By Yuki Fujiwara

Wagashi, traditional Japanese sweets, come in a variety of shapes and levels of technicality, the simpler ones handcrafted by parents and grandparents, the more elaborate ones by patissiers. Made with natural ingredients like bean paste, rice flours, agar jelly, and food dyes derived from plants and flowers, wagashi are enchanting, evocative morsels that express ideas from poetry, literature, textiles, and most often, nature.

Kyoto-based wagashi artist Yuki Fujiwara says her fascination with these mystical, storytelling gem-like forms started with a childhood of collecting stones and minerals.

“Both of my parents worked in the field of geology. I still have a treasured tiny piece of quartz from my father,” Yuki says.

As an adult, she distills the wonders of the universe into dreamy edible creations.

“If there is a difference between an ordinary person and me, it may be an experience value for “how to show things”. As a designer, my job is to show what is in front of me better than it really is. I think that what I design will change depending on what I want to express, but I also what was the image that most resonates with my heart.”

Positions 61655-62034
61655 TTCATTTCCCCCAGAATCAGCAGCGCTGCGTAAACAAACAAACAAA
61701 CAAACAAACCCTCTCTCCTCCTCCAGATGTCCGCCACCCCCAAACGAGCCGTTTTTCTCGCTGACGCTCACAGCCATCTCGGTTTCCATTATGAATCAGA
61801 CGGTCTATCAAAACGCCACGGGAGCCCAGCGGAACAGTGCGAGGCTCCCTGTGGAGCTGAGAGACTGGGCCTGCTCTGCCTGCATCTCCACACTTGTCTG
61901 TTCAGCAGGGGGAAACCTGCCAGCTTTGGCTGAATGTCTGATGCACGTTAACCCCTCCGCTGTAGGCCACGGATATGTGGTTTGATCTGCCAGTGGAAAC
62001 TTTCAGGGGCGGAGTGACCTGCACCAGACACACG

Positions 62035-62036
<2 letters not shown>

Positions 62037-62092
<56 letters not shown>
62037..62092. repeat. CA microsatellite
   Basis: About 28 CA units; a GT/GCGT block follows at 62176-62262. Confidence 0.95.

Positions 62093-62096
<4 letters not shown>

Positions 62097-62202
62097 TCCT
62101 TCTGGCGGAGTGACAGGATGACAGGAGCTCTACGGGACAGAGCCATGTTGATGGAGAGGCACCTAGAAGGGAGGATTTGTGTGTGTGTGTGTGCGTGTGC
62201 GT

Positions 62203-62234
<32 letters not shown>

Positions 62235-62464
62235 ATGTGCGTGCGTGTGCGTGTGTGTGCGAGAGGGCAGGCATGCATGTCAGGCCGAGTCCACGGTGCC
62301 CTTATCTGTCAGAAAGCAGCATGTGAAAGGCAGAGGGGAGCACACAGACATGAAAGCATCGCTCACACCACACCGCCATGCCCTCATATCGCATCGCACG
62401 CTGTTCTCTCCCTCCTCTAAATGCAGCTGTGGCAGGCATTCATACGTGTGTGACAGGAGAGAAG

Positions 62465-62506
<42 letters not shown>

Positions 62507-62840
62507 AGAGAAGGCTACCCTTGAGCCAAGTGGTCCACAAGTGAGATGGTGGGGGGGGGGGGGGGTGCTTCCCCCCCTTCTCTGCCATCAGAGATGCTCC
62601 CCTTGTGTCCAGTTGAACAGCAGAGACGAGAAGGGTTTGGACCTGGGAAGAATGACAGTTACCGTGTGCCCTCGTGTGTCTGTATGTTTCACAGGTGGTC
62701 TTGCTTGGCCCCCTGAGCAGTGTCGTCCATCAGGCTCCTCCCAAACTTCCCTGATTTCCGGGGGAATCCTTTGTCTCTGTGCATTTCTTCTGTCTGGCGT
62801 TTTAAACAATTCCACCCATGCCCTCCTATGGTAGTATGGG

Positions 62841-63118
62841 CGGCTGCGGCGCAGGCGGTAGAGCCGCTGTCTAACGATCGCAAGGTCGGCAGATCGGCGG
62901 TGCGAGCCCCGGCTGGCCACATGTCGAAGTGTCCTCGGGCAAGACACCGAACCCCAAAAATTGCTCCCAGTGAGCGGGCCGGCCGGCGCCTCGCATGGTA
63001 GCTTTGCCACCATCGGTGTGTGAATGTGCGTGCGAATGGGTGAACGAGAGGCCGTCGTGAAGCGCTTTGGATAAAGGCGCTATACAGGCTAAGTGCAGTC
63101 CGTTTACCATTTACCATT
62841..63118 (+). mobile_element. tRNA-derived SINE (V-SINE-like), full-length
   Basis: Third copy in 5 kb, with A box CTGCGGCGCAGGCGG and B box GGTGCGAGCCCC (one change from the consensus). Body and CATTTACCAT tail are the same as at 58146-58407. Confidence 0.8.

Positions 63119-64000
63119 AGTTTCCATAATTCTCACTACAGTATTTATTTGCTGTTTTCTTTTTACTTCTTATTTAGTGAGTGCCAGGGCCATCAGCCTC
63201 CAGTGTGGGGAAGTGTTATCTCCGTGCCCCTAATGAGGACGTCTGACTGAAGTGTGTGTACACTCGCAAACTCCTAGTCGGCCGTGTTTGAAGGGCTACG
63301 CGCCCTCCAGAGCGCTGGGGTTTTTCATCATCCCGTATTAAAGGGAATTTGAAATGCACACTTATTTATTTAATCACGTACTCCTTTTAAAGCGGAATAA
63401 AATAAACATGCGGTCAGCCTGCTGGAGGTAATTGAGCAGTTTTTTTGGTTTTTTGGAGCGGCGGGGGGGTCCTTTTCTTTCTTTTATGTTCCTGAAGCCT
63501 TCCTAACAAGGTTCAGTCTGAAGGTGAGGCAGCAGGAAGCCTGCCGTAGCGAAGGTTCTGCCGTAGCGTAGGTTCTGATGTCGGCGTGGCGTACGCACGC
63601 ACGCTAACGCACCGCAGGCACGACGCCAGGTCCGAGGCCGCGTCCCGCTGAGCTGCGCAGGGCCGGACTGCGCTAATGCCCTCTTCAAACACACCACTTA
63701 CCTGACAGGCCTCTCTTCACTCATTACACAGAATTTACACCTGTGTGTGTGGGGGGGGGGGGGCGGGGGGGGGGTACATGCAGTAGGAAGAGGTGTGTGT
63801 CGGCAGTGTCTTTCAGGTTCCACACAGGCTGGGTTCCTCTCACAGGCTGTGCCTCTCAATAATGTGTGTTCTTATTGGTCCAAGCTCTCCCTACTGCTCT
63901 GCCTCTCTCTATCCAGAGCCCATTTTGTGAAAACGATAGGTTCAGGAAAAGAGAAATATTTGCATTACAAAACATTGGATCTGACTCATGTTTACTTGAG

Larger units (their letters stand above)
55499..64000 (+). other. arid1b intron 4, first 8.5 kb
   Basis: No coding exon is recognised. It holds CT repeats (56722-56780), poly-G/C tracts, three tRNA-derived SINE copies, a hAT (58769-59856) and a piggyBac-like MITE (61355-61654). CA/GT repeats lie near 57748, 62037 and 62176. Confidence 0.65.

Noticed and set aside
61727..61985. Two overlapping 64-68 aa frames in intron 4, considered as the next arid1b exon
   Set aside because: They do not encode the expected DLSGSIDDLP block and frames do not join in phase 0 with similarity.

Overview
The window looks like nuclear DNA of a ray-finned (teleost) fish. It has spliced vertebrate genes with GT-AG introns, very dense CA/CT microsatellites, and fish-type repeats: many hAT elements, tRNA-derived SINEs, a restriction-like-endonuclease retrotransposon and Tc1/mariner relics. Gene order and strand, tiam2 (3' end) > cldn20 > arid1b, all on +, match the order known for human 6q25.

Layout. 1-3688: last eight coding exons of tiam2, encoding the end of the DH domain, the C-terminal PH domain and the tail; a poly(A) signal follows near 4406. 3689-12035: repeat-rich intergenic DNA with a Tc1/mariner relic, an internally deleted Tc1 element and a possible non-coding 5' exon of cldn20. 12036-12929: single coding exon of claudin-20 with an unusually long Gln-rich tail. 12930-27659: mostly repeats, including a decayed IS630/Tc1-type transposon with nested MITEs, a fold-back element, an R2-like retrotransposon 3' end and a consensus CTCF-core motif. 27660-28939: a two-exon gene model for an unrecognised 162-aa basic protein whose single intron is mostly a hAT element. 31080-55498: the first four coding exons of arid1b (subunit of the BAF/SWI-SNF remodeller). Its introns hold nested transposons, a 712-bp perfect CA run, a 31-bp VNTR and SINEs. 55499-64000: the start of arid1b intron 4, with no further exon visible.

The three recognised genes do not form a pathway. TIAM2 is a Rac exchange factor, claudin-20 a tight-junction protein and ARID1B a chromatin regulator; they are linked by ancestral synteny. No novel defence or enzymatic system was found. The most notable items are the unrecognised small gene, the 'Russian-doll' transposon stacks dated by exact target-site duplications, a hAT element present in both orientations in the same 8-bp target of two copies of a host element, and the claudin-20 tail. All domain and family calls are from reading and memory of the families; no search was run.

Moss is one of the most important components in a Japanese garden. It symbolizes the smallness of a human being in contrast to the greatness of nature and the flow of time, as it takes a long time for moss to cover an entire rock or ground. Grown moss teaches us the brevity of a human life. The sensual, soft surface, like a green fluffy carpet, also attracts many of us. This Japanese confectionery called kinton (chestnut and white bean puree) represents the Japanese moss garden with morning dew in a wooden box.


Perhaps no other language can be compared to Japanese when it comes to a sensitivity to the nuances of  nature, especially rain. It is natural to develop different words and onomatopoeia for rain in a rainy country. Potsu-Potsu; Zaa-Zaa, Shito-Shito, Para-para… This confectionery visualizes the different types of rain.

From left
Potsu-Potsu: Light rain, usually at the very beginning of rainfall
Zaa-Zaa: Lots of heavy rain pouring down
Shito-Shito: Slowly falling rain

Scent of Spring

The harsh cold loosens its grip and a hint of spring is in the air.

Flower buds gradually begin to swell and let us know that spring is just around the corner.

This confectionery captures the moment that a flower is about to bloom.